Go Here, Not There
Instead of Iceland:
Grab front-row seats to see the northern lights.
Opportunists might be tempted by Iceland’s troubled economy, but Sweden offers a similarly isolated, sub-zero experience at a manageable price. Fly to nearby Røros, Norway, and check in at Fjällnäs (from $440; fjallnasreserve.com), military barracks turned luxurious hotel. Navigate 60-plus surrounding peaks on skis or snowmobile, then enjoy a traditional kojtjärnen, a circulation-inducing ritual for body and scalp, at the Mii Gullo Spa. If you really want to feel like you’re at the end of the earth, point your compass north to Lapland, considered Europe’s last wilderness. About 124 miles north of the Arctic Circle is the quaint village of Jukkasjärvi, home to the world’s largest ice hotel (seasonally available, of course). Spring for one of the roomier “art suites” (from $510; icehotel.com)—one was Tron-themed last winter—where you will sleep on a bed of snow and ice made cozy with reindeer hides. After starting your day with a sauna session, try your hand at dogsledding or ice sculpting. Evenings should be spent staring at the night sky: This is one of the best places in the world to see the northern lights.
Instead of South Africa:
Track wildebeests in the bush, and then retire to a luxury tent.
Thanks to the World Cup, South Africa spent 2010 in the spotlight. But to the north lies a country with just as much to offer. Tanzania boasts one of the continent’s most diverse natural environments; its wonder list includes Mount Kilimanjaro, the Ngorongoro Crater, and Serengeti National Park. Safari operator Lukula Selous (from $3,170 per person for three nights; selousproject.com) takes its name from British explorer F.C. Selous, and explore you will, on one of its intimate (two to eight people, max) journeys into the bush. Its private sanctuary occupies 300,000 acres in the vast Selous Game Reserve, where you can track elephants, wildebeests, and lions. At night, retire to a roomy tent outfitted with hurricane lamps and steamer trunks. After a few days in the wilderness, head to the beach; Precision Air has regular flights from Dar es Salaam to nearby Zanzibar. Once there, check into one of three oceanfront villas at Asilia’s Matemwe Retreat (from $479 per person; asiliaafrica.com), and sink your toes into the sand.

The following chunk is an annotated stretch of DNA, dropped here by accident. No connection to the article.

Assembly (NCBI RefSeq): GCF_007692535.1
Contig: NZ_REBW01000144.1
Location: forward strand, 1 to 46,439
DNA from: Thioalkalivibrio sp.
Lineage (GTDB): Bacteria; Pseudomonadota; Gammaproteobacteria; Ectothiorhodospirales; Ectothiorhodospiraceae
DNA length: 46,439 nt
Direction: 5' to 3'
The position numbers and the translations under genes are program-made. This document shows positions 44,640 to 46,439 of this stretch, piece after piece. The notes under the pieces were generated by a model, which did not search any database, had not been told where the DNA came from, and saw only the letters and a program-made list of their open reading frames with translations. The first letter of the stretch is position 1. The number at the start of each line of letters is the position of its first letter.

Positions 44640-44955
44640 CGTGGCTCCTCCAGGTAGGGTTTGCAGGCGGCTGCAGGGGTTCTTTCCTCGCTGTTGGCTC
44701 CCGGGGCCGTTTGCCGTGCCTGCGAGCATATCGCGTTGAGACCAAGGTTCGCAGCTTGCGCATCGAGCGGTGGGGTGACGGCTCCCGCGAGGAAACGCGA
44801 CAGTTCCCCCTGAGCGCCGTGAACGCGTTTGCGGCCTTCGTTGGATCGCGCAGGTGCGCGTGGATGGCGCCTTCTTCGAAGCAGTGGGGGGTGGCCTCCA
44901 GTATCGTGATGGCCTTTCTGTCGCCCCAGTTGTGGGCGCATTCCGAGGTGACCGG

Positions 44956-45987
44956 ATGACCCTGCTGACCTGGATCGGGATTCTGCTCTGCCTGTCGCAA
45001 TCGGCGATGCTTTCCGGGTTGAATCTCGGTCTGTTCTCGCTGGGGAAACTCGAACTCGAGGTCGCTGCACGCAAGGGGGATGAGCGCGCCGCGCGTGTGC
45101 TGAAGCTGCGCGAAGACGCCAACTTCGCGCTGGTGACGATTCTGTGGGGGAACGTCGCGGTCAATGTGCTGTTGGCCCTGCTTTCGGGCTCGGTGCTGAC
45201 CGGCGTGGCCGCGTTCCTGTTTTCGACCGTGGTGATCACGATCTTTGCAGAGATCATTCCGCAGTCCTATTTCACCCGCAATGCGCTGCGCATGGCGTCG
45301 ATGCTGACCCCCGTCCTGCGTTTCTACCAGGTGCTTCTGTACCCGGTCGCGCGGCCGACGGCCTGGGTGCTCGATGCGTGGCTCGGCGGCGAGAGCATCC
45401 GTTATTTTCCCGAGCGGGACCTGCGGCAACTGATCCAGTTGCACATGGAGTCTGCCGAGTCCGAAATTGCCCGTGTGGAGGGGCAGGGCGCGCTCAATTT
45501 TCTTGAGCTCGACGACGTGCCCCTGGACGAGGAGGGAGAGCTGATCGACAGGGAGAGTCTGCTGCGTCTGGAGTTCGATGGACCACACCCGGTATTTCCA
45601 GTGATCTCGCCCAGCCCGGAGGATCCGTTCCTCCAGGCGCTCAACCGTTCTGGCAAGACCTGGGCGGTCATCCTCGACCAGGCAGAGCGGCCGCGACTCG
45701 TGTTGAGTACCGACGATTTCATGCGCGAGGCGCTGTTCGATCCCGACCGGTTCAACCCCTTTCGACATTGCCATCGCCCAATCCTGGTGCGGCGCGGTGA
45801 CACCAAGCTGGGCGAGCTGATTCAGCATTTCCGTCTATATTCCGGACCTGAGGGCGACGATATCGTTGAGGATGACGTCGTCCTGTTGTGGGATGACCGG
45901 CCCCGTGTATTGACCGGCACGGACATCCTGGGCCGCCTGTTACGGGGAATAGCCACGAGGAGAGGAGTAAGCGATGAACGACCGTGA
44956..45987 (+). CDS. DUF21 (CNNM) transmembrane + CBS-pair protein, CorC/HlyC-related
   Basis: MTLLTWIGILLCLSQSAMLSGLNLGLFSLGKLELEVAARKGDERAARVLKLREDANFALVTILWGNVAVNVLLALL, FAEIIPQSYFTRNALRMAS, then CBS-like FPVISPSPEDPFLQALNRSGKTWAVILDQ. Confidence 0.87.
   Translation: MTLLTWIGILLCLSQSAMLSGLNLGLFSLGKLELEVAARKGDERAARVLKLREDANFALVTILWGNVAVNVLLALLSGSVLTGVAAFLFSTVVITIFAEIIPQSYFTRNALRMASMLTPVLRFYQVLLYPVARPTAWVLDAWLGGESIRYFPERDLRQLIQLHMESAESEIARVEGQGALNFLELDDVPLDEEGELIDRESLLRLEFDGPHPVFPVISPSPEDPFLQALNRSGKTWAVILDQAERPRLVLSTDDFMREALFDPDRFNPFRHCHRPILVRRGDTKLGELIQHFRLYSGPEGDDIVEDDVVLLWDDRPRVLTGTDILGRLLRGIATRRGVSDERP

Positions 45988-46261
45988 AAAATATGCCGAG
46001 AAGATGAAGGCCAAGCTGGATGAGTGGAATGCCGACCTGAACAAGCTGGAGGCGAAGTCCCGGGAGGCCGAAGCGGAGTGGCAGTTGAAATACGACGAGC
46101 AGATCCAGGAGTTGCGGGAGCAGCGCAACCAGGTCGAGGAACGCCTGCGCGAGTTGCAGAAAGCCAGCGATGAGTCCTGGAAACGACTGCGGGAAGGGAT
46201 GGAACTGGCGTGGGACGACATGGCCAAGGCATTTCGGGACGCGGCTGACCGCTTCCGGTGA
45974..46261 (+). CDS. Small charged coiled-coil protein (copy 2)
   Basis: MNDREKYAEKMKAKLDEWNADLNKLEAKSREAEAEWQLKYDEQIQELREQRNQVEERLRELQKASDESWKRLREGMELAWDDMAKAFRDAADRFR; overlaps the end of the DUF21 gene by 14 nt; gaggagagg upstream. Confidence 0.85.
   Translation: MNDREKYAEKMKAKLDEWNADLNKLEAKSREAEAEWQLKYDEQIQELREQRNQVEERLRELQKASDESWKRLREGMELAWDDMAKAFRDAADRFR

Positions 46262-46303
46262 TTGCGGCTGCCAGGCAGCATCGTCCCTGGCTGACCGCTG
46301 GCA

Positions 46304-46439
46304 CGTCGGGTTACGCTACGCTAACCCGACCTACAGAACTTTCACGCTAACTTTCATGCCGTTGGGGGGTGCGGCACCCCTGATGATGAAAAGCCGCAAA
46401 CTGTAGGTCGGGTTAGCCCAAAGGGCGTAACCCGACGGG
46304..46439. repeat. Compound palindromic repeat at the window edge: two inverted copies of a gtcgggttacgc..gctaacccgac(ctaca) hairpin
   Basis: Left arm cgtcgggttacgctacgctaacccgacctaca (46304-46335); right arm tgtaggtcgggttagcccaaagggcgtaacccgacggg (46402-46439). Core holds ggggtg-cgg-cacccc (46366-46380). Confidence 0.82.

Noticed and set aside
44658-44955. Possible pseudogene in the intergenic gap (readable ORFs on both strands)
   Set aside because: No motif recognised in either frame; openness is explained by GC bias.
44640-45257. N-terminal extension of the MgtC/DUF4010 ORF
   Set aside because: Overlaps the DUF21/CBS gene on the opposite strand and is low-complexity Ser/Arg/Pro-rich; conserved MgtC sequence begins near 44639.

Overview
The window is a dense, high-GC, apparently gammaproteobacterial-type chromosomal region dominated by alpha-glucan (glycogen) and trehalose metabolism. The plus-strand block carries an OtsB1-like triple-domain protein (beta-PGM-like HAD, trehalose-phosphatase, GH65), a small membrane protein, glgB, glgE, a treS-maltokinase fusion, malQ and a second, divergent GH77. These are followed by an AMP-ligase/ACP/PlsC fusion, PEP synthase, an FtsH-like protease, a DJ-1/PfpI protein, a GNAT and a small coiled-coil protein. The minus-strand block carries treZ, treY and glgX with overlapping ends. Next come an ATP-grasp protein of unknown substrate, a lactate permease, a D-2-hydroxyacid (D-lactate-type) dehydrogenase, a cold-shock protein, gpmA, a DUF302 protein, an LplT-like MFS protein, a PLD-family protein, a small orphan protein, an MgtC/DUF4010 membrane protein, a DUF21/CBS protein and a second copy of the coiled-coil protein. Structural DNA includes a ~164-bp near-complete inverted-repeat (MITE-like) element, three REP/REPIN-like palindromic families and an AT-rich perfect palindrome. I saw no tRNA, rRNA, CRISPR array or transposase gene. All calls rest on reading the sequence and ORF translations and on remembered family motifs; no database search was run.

Instead of Tuscany:
Go for the finanziera (organ meat) and pasta, stay for the grappa.
Dubbed “Tuscany without the tourists,” this Italian region boasts some of the boot’s best food and wine. Let your stomach lead you to the homey La Sosta (39 0141 762538) in Montabone, where if you are not immediately won over by the charm of Luca the maître d’, you will be by his wife Iolanda’s agnolotti al plin (handmade pasta with fonduta cheese and truffles). Stop at San Marco in Canelli (39 0141 823544) for finanziera (organ meat) and tajarin (egg-yolk noodles with truffles gathered by owner Piercarlo). Or visit Piazza Duomo in Alba (39 0173 366167), where chef Enrico Crippa offers avant-garde, internationally influenced interpretations of Piedmont cuisine. Retire to a suite at the rustically elegant La Villa (from $280; lavillahotel.net), a restored seventeenth-century palazzo nestled among the verdant Monferrato countryside. Helpful owners Chris and Nicola Norton can coordinate visits to local wineries and grappa producer Berta.
From the Summer 2011 New York Wedding Guide